Meritocracy is hard work, though – for everyone. Far easier to identify a loyal cadre and then exploit the outcome. There are many stories about one person, one wheelbarrow and a spade constituting a construction company. Just as alarming is the reported opinion of school leavers that qualifications do not matter in the hunt for tenders. A disgraced Durban mayor who plundered public funds was feeding her supporters. And here is the point: the system gives hope, if only minute, to the hopeless. Counter-intuitive though the thought may be, corruption can provide hope. In a meritocracy there is none without ability and aptitude, qualifications and experience. And there’s another important factor. In spite of an appearance of modernity, South Africa remains a very traditional society ruled by patriarchy and paternalism (and a dose of their female equivalent). Much of it is essentially feudal and by definition defies auditing protocols. There is an expectation that big shots will milk the system. So you vote for them in hope and if sufficient rewards are not forthcoming you burn down a building or two.

Indeed the tale of the disgraced mayor, Zandile Gumede, is salutary. She faces charges of corruption over a solid waste tender and it is alleged that she siphoned off money to fund her many supporters. Suddenly she has been parachuted into the provincial legislature ahead of other candidates; and even, after her acknowledged abuse of mayoral office, appointed to the oversight committee for local government. There have been expressions of disgust all round, including from within the ANC, at this condonation of corruption. Gumede is clearly unfit to hold public office. But the outrage is somewhat forced. This is the way patronage politics works; and has worked in South Africa for years. Gumede is the equivalent of the township warlord(lady) at the end of apartheid with a following too large to ignore. Politicians of her ilk, most ANC leaders according to none other than its secretary-general Ace Magashule, plunder the public purse to maintain their power. It’s an established part of the system; the norm, not an aberration. Patronage and corruption are deeply etched in the ANC’s political DNA.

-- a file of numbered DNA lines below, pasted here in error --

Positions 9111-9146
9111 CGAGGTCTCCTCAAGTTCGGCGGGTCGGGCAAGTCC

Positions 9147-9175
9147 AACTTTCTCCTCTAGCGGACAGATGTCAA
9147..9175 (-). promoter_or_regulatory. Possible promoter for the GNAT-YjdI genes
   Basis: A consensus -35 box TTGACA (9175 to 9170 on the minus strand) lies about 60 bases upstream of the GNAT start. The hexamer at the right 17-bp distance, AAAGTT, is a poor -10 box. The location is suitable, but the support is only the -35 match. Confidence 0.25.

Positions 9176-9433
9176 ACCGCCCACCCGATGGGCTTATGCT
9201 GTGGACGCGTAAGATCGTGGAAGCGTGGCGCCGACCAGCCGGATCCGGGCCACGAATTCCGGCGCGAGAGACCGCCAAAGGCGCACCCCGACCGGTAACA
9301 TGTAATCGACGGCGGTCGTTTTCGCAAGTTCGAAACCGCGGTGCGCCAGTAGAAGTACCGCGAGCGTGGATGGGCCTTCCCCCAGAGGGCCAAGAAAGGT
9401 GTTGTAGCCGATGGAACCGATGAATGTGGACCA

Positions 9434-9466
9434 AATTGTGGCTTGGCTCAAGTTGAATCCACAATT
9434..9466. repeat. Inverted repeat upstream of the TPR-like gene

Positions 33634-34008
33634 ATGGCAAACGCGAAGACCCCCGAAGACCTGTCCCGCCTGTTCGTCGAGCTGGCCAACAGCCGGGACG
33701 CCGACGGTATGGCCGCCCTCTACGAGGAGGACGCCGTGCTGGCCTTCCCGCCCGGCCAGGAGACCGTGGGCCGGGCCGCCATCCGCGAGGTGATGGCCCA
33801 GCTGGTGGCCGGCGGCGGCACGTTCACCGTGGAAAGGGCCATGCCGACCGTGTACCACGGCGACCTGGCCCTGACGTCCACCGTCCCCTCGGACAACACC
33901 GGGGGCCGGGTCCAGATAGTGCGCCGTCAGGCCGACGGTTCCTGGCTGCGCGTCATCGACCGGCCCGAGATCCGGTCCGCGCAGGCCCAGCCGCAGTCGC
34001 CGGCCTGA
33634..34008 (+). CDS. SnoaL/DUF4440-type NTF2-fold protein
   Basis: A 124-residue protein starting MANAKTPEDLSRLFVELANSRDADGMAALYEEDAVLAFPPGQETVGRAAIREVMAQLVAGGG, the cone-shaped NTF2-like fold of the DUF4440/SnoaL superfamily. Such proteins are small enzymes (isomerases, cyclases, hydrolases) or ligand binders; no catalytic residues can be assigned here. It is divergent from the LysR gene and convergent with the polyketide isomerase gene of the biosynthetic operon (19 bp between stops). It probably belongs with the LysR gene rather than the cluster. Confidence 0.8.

During the apartheid years some people tried to live as far as they could in a non-racial bubble, which was in a way a parallel life. The same is now true of a society that is nominally democratic. Constitutionalists promote the rule of law; while a galaxy of politicians, with their hangers-on in business and government, make themselves rich from public funds and thumb their noses at good governance and the rule of law. The parallel world concept lives on.

The vast majority of people are simply too busy existing day-by-day; and even hand-to-mouth. It is they ultimately who will frame the future and in the end it may have little to do with elections. The ANC’s Leninist approach to government at all levels means that almost every public institution, including those designed to protect the democratic process, is in a state of collapse. Exactly how this deep culture of state capture is to be rectified is hard to envisage. World history, some of it very recent, holds up some disturbing possibilities.

• Published in the Witness 2 September 2020